Wednesday, January 20, 2016

Price and Non-Price Allocation - A Personal Story

I've been very busy lately but I want to share a short personal story that illustrates an important economic principle.

Last year our son started speech therapy with a highly-qualified and experienced pediatric speech therapist. She's really good with him and he has made tremendous progress over the last year. She was able to get us in within a couple of weeks of our first contact with her and he's been seeing her nearly every week since.

The speech therapist is paid through our health insurance, so we pay a specialist copay for each visit. After about six months of seeing her twice a week, we started feeling the pinch of what amounted to several hundred dollars per month in copays. Figuring that the school system would provide us with an equally-qualified speech therapist and considering that we already pay taxes to fund the school system, we thought we'd start sending our son to the local grade school for therapy.

It's been four months since we first contacted the school and he still hasn't seen a speech therapist there (he continues to see the other therapist). By contrast, our current therapist saw him in roughly 1/4 the time after our first contact. We've called the school a couple of times just to be sure they haven't forgotten us. They've assured us that we are "on the list" and that this is a typical wait time.

So where does economics come in? Prices function to ration scarce goods (in this case, speech therapy services) by providing market actors information about the value buyers place on goods and the costs suppliers incur to provide the good. This incentivizes producers to provide services that are more highly valued by consumers and incentivizes consumers to economize on services that are relatively costly.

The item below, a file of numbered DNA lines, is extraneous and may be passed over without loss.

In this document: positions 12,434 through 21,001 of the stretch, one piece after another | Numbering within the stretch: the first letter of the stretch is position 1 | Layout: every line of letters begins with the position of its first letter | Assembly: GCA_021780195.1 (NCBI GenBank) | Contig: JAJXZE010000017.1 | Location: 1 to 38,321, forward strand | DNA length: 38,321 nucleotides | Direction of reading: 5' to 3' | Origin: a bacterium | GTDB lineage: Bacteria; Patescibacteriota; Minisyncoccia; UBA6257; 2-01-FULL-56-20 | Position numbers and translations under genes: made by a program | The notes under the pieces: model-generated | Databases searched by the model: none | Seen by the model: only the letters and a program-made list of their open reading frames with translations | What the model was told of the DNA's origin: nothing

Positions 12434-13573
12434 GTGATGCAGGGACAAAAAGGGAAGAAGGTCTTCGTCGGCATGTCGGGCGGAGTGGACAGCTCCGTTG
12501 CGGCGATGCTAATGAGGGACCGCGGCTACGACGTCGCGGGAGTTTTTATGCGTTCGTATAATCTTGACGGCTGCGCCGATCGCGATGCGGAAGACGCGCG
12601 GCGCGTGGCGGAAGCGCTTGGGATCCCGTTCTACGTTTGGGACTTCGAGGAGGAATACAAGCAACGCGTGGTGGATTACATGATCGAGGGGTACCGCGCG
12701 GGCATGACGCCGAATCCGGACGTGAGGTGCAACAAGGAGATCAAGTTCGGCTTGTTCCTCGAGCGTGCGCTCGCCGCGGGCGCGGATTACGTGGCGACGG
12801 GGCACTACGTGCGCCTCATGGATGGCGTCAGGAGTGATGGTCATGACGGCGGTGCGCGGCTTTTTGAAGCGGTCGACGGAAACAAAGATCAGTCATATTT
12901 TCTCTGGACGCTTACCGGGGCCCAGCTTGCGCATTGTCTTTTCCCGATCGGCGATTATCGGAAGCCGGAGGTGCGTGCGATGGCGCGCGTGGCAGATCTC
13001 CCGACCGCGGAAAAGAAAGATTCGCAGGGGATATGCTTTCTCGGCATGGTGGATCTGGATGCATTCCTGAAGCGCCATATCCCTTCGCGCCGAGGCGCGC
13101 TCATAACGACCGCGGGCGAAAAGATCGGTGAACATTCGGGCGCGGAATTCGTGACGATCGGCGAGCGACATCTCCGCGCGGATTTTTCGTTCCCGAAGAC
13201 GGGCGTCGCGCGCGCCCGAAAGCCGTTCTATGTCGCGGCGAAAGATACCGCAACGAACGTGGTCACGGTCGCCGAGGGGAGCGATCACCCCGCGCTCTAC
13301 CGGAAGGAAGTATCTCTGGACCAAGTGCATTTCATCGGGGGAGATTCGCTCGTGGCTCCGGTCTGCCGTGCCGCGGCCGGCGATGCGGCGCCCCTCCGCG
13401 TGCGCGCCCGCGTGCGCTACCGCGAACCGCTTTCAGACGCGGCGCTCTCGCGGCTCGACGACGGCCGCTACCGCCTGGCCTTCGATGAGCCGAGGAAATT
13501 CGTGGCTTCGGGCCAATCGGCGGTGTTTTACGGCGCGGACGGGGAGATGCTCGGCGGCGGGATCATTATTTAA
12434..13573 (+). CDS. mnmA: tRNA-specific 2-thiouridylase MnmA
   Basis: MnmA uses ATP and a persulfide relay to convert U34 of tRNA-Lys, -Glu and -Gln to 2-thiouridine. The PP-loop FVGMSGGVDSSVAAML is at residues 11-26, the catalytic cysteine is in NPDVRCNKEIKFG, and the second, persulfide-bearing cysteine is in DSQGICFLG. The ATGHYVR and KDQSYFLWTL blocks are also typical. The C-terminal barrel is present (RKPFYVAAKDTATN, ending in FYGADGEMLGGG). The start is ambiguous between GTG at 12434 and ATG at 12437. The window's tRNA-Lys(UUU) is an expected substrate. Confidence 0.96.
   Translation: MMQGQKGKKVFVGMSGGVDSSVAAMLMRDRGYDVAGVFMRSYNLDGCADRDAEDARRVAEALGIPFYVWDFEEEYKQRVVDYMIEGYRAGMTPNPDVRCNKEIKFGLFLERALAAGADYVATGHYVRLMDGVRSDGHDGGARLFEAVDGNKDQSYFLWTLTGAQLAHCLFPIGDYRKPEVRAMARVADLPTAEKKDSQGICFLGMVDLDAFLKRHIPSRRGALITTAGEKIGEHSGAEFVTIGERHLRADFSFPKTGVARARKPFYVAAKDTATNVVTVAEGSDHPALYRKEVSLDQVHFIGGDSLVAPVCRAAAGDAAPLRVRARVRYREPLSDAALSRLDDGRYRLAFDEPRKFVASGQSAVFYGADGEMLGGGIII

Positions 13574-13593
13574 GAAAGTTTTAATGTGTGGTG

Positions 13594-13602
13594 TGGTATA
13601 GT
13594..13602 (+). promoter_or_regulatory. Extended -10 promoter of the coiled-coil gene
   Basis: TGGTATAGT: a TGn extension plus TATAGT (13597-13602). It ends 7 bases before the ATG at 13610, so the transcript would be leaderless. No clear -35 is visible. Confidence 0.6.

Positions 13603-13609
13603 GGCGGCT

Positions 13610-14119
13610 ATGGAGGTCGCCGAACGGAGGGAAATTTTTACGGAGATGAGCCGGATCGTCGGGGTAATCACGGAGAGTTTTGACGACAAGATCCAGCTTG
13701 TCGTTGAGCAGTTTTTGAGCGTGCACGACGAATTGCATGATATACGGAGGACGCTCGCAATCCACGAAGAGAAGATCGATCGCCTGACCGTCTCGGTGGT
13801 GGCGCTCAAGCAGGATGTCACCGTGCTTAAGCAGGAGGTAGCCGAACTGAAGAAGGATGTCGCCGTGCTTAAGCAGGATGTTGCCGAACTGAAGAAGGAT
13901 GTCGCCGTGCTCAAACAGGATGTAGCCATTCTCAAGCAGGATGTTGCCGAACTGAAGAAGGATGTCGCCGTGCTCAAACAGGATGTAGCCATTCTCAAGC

Though health insurance markets are fraught with distortions (such as the dominance of the third-party payer system and anti-competitive policies in insurance markets), the fact that prices are allowed to function to some degree ensures that consumers directly bear the cost of their use of the service. As noted above, this incentivizes (however imperfectly) appropriate use of the service.

The public school system, on the other hand, doesn't allow for allocation by price. Since speech therapy services are scarce (i.e. they aren't infinitely and costlessly available to consumers), they still have to be allocated or rationed by some mechanism. In this case, that mechanism is waiting in line. While the administrators at the school could look at the length of the "line" to determine the degree of need for speech therapy services, the fact that consumers of the service don't pay for it directly implies that they have little incentive to economize on it.

The goal of providing speech therapy services publicly might be to lower the cost of speech therapy services, thereby ensuring access. However, as this example illustrates, the cost is simply borne in a different manner. Instead of an explicit cash payment, consumers bear the cost by waiting.

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